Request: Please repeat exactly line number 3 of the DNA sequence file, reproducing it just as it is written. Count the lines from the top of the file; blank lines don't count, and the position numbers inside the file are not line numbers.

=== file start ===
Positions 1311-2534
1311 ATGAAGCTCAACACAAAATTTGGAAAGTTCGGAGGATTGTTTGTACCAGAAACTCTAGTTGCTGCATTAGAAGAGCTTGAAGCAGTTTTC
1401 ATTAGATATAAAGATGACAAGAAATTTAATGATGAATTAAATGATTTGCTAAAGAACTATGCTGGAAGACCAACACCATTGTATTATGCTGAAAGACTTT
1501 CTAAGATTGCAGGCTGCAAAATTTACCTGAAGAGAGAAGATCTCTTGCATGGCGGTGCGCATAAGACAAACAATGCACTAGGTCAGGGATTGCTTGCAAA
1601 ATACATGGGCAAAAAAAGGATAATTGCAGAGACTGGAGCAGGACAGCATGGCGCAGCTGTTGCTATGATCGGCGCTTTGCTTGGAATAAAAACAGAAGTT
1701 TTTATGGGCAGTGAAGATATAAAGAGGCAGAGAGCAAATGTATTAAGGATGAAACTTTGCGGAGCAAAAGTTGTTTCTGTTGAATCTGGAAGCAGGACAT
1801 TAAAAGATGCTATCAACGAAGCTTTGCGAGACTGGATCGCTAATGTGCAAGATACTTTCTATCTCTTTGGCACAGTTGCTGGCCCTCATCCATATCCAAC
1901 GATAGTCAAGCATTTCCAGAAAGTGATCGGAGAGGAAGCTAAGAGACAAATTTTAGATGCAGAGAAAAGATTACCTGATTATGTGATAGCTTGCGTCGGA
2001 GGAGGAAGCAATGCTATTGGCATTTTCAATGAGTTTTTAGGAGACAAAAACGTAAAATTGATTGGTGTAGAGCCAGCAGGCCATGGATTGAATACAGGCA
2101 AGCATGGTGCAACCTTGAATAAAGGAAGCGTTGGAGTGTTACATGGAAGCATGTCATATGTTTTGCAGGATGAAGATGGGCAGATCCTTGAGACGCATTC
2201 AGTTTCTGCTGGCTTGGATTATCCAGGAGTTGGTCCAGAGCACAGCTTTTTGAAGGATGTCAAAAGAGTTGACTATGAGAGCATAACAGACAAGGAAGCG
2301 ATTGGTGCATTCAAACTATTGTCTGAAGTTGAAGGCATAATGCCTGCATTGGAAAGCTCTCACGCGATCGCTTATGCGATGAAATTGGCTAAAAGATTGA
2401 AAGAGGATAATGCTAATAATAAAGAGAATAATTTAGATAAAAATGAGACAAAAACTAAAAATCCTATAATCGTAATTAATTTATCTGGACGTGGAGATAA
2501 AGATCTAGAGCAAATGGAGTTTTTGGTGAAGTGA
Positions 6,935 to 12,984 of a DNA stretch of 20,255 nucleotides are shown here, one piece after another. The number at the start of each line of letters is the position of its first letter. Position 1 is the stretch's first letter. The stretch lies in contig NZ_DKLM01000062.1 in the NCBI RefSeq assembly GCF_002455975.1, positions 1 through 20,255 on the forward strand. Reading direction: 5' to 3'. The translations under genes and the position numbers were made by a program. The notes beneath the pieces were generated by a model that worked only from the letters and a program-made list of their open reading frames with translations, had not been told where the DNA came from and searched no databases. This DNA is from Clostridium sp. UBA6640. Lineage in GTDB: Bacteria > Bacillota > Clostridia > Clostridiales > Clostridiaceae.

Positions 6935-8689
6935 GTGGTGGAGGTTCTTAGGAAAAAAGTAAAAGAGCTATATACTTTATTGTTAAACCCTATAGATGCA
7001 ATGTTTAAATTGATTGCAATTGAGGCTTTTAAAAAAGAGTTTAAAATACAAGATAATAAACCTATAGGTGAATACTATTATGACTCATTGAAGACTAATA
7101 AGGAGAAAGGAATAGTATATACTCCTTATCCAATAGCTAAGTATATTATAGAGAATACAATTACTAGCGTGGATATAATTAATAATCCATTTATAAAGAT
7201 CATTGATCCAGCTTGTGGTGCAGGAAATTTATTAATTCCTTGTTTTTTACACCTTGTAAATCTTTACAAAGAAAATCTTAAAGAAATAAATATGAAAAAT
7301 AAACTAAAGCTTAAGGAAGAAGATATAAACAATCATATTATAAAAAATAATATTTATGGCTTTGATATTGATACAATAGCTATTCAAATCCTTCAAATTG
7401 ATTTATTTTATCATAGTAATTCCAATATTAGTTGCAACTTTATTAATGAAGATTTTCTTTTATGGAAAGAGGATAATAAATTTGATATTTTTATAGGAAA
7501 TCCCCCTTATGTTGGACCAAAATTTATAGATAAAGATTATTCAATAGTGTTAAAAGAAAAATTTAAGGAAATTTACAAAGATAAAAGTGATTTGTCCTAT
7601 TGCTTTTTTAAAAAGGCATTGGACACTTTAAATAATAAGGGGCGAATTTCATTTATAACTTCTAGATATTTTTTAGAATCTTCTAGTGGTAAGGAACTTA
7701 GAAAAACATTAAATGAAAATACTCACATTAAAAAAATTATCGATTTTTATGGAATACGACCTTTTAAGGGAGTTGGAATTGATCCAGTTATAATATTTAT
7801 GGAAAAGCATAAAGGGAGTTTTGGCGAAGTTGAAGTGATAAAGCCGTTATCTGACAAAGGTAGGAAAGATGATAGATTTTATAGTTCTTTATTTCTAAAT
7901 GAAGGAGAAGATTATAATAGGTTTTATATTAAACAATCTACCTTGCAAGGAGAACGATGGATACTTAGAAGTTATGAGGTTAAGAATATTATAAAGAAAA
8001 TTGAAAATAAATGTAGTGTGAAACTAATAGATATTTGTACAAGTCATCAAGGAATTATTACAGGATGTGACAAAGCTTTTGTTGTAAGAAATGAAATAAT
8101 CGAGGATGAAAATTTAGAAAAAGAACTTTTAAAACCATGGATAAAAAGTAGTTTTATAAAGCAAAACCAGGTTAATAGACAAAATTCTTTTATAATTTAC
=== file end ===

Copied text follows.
1401 ATTAGATATAAAGATGACAAGAAATTTAATGATGAATTAAATGATTTGCTAAAGAACTATGCTGGAAGACCAACACCATTGTATTATGCTGAAAGACTTT